”Another way of life, quite distinct from your world’s everyday norm, is lived by people in the communities of the future. Their thought is both free and humane- it has merged into a single aspiration, and is leading humanity out of its dead end. The galaxies quiver in joyful anticipation when they see the human dream merging into a single whole. Creation will soon witness a new birth and a new co-creation. Their human thought will materialise a beautiful new planet.”

“Wow! How grandiloquently you describe these community dwellers! But outwardly they’re just ordinary people.”

“Even their outward appearance is distinctive. It is imbued with the radiance of great energy. Look more closely – here come a grandmother and her grandson riding along …”



I saw a wagon emerging from the settlement, or rather a carriage with a folding top, drawn by a sorrel mare. On the carriage’s plush seat sat an elderly woman, with baskets of apples and vegetables at her feet. Up in front a shirtless boy about seven years old held the reins, but did not appear to be controlling the horse. No doubt they had been along this route many times before and the horse was simply trotting leisurely along a familiar route.

The boy turned to the elderly woman and said something to her. His grandmother smiled and began to sing. The boy started singing along with her, picking up on the refrain. As for the tourists in their electric motorcoach passing by on the parallel highway about a kilometre distant, there was no way they could catch the sound of their song.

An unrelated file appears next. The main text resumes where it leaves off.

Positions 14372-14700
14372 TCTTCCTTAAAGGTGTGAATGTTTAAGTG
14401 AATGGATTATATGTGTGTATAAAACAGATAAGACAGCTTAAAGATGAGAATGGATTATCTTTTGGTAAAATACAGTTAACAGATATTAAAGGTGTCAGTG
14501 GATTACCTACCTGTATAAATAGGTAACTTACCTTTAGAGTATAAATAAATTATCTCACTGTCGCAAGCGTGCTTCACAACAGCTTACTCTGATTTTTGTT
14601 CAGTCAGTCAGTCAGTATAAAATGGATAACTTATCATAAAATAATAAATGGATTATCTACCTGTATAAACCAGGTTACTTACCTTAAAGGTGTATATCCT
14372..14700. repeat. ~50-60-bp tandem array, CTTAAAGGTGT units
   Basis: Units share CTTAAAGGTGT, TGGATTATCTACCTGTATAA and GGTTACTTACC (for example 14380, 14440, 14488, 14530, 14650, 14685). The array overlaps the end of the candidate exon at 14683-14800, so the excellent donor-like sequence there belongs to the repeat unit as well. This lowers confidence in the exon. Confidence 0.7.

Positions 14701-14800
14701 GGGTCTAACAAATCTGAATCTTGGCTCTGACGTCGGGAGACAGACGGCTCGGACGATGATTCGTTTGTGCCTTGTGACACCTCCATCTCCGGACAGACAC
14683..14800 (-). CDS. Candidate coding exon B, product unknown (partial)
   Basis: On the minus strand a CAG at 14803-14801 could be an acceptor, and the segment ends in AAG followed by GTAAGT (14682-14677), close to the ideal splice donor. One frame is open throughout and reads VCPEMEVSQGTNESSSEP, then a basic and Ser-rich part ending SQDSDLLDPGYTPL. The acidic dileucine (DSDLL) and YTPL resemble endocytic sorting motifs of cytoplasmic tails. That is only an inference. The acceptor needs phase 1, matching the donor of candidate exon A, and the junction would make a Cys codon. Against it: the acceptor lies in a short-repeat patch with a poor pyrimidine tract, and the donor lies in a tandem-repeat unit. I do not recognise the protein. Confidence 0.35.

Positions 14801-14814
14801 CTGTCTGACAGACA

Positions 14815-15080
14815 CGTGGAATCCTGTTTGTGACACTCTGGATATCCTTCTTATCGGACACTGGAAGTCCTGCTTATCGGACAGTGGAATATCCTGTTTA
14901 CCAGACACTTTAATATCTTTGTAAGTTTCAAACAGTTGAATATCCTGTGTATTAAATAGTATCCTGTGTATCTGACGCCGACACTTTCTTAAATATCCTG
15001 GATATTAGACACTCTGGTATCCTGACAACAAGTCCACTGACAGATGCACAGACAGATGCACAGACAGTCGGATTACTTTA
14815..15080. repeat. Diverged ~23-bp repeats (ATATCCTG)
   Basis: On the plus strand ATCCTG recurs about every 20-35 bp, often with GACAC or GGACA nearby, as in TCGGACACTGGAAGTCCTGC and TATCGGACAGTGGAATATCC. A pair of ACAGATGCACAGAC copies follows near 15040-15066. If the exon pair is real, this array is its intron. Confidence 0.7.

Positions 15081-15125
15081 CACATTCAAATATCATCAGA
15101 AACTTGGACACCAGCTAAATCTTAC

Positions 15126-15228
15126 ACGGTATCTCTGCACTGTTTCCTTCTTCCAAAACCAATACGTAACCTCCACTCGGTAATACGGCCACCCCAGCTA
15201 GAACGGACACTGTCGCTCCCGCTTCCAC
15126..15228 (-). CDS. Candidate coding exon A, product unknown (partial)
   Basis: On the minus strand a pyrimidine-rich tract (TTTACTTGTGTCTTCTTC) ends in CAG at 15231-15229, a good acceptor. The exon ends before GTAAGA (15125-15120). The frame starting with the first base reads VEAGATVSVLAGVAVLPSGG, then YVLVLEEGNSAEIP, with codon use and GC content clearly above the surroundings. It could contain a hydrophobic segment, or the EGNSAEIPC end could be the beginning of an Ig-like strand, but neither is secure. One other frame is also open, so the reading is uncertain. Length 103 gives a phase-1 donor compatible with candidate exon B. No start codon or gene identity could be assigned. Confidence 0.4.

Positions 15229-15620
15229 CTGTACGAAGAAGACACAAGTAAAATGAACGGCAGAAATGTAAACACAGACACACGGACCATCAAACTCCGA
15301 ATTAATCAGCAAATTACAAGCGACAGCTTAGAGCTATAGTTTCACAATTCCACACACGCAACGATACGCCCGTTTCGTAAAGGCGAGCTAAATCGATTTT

Practically the whole coach had their field glasses trained on the carriage and its passengers. They watched the spectacle unfold with bated breath, as though they had seen a miracle or an interplanetary alien, and again the thought came to me that there was something not quite right here: people had come from such a long ways away and couldn’t even carry on a normal conversation with the local residents, but were limited to observing them from a distance. And the two occupants of the carriage weren’t even looking their way.

One of the tourist coaches slowed clown to keep pace with the horse’s trot. The coach was filled with children visiting from abroad, excitedly waving their hands at the little boy and his grandmother riding in the handsome carriage, but not once was there even a glance in return.

All at once a young equestrienne emerged from one of the gates of the settlement, which were beautifully enwreathed with living vegetation. Her chestnut-coloured racehorse maintained a heated gallop in a bid to catch up to the carriage and was soon prancing daintily alongside. The elderly woman smiled, listening as the young equestrienne spoke to her.

Even though the boy may not have been too happy at having their duet interrupted, his voice could not help but betray an inner joy as he said:

“Oh, Mamochka, you’re a regular jumping jack! You can’t stay still for a moment!”

The young woman laughed, reached into her canvas saddle bag and took out a patty handing it to the little boy. He took a bite of it and then offered it to the elderly woman, saying:

“Here you are, Granny, try it it’s still warm!”